In a piece for Esquire, Charles P. Pierce wrote, “If there is a less excusable human being walking upright than Ken Starr, head huntsman of the Great Penis Chase of 1998, then I’m hard pressed to think of who it is.”
But as The New York Times’ David Enrich wrote in a review of Brown’s book: “If you were to ask a random sampling of adults to name the worst person in America, the sexual predator Jeffrey Epstein would probably rank high on the list. In an age of intense polarization, here is one thing that everyone, left and right, radicals and moderates, fantasists and realists, can agree on.”
Shep Smith’s show
Frustrated by what was going on at Fox News, Shepard Smith left the network in 2019. He eventually joined CNBC and is now anchor of “The News with Shepard Smith.” It’s a sharply produced, straightforward and respectable news program. But is it resonating with viewers?
The Daily Beast’s Lachlan Cartwright and Maxwell Tani wrote, “(The show) has struggled to attract the millions of viewers who watched Smith every day for years at Fox News, or to produce the fiery breakout viral moments that defined the later part of his tenure at the conservative cable-news giant. And those struggles have seemingly fostered some turmoil within the network and the show’s staff.”
Cartwright and Tani add that the program averaged 197,000 total viewers in June, and is currently the seventh-highest rated program on CNBC. That’s probably not what CNBC was hoping for.
In a statement to The Daily Beast, CNBC said, “It’s been less than a year since we launched The News with Shepard Smith and we are incredibly proud of the high quality journalism and powerful storytelling the team produces every week night. While news viewers’ habits take time to change, The News has far outperformed in the 7pm timeslot from the same time period in 2020 and in June, viewers watched 7.2 million hours across TV, digital and social platforms, which was double-digit percentage growth month-over-month.”
- From Washington Post media critic Erik Wemple: “Why can’t journalists audiotape court hearings?”
- Another Washington Post column, this one from Margaret Sullivan: “I can’t quit you, Facebook, but I should. We all should.”
- The New York Times’ Benjamin Weiser with “Iranian Operatives Planned to Kidnap a Brooklyn Author, Prosecutors Say.”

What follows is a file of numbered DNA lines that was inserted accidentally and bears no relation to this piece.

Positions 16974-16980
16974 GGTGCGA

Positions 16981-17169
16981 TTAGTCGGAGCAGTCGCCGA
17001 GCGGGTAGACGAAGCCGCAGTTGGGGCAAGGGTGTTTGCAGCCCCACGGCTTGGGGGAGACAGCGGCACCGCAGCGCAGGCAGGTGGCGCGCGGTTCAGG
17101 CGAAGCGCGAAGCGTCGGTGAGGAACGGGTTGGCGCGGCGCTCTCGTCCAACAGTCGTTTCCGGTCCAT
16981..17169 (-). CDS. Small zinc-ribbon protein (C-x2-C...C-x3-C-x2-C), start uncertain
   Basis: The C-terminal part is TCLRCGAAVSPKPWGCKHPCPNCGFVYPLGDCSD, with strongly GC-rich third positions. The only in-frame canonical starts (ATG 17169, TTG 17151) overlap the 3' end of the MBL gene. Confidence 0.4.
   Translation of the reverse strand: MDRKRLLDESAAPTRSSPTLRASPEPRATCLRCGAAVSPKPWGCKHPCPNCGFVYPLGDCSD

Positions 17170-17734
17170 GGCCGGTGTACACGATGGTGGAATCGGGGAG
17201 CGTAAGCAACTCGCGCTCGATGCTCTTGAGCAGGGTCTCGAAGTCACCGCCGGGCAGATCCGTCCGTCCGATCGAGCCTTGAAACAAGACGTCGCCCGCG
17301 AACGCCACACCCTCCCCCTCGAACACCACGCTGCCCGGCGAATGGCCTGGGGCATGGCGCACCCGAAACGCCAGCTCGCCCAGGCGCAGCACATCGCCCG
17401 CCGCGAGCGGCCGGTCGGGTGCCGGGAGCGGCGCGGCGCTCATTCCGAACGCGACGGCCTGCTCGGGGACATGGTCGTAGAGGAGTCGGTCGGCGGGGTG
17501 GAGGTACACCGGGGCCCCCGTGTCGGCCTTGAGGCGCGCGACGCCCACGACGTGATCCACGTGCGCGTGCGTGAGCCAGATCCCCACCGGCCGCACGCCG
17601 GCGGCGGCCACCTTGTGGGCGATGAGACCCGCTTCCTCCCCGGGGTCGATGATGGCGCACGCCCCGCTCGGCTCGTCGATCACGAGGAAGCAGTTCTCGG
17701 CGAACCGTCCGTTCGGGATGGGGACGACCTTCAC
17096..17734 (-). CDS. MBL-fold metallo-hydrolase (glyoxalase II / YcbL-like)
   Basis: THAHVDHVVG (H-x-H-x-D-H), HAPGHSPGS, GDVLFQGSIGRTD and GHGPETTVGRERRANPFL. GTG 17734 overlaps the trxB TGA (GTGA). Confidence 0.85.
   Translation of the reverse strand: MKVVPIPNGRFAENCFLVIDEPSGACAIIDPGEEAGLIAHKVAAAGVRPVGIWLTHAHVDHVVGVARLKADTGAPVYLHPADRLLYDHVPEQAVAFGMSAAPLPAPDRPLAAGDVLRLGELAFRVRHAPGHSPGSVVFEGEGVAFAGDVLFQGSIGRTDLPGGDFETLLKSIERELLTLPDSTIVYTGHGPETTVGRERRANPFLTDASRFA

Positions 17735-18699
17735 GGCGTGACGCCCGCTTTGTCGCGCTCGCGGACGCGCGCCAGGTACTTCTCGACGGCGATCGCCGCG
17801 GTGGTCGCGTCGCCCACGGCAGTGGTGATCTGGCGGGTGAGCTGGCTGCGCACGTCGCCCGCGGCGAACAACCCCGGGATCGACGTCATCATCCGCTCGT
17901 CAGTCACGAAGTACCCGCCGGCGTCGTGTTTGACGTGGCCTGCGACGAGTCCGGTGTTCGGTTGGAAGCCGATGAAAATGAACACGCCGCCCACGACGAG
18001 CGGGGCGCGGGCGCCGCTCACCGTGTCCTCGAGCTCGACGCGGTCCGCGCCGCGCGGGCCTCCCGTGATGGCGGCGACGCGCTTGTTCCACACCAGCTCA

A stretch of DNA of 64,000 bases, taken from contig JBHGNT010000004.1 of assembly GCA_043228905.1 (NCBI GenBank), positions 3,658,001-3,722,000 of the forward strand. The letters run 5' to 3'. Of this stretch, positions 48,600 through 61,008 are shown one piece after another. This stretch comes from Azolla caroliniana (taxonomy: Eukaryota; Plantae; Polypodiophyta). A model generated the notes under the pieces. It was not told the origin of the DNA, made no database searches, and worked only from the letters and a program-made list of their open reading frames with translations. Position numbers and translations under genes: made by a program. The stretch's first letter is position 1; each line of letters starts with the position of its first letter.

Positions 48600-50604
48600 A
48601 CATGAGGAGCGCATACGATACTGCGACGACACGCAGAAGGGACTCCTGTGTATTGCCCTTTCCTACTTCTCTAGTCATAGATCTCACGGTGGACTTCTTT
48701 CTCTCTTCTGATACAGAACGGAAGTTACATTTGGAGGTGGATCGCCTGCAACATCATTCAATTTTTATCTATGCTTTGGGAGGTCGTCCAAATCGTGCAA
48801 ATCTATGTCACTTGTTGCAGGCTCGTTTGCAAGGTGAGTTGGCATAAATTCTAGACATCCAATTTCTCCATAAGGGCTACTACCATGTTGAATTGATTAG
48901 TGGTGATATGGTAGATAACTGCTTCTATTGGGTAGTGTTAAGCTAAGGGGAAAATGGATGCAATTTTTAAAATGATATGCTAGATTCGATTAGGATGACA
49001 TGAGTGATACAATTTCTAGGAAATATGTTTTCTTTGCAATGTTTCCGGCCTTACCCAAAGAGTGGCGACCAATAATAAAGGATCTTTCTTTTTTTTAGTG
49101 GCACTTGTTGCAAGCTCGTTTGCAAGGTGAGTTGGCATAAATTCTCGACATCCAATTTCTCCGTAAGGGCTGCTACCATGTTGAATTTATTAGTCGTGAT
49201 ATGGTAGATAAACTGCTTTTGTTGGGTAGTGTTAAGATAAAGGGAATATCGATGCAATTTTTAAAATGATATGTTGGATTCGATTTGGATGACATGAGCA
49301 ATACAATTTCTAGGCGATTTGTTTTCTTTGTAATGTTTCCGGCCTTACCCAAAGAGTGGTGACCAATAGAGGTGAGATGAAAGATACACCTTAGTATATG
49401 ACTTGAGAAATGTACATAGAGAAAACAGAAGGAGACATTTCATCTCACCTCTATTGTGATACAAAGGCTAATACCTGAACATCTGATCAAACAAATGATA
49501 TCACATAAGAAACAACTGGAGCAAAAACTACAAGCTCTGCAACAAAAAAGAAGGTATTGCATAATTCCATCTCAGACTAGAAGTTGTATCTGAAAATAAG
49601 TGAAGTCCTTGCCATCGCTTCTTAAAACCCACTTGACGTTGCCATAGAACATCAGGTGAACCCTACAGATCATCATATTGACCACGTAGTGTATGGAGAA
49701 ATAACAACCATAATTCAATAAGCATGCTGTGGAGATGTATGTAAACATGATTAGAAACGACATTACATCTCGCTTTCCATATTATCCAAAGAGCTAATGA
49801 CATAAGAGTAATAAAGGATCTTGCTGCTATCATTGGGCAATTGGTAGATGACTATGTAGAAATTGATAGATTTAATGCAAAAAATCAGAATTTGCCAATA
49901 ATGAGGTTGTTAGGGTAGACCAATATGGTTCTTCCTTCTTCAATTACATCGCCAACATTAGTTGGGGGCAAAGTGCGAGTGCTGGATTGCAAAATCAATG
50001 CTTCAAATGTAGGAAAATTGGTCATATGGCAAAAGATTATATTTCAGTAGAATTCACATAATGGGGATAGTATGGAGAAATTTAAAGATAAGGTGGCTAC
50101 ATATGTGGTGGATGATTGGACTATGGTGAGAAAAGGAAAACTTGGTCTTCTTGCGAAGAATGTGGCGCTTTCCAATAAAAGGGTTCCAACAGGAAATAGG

- Video: “CNN rolls the tape on Fox News hosts’ anti-vaccine rhetoric.”
- According to CNN’s Oliver Darcy, CNN boss Jeff Zucker told staff in a memo that “as a general rule, we do expect everyone to be back in the office a minimum of three days a week” when the office fully reopens. Zucker added, “vaccines will be required to return to the office in the US.”
- Then again, CNN’s Kerry Flynn tweeted, “Another interesting part of Jeff Zucker’s return to office memo: ‘Other divisions of WarnerMedia will not all be instituting the fully vaccinated requirement. Therefore, you may find yourself in contact with other non-CNN employees who may not be vaccinated in shared spaces …’”
- Meanwhile, CNN’s Dr. Sanjay Gupta with “The importance of being vaccinated.”
- Sports Business Daily’s John Ourand reports that the Major League Baseball All-Star Game on Fox Tuesday night drew 8.237 million viewers — just a touch up from 2019’s game, which had 8.162 million. (The 2020 game was canceled due to COVID-19.)
- The Wall Street Journal’s Louise Radnofsky with “Simone Biles Will Not Be Denied.”
- Out today: “One Year” — Slate’s spinoff podcast of “Slow Burn.” The first season of “One Year” focuses on 1977 and each episode covers events from that year. Today’s episode is about marijuana policy in the 1970s, specifically about the decriminalization of marijuana.
- The 19th*’s Orion Rummler with “Before Zaila Avant-garde, these Black spellers made headlines.”
Have feedback or a tip? Email Poynter senior media writer Tom Jones at firstname.lastname@example.org.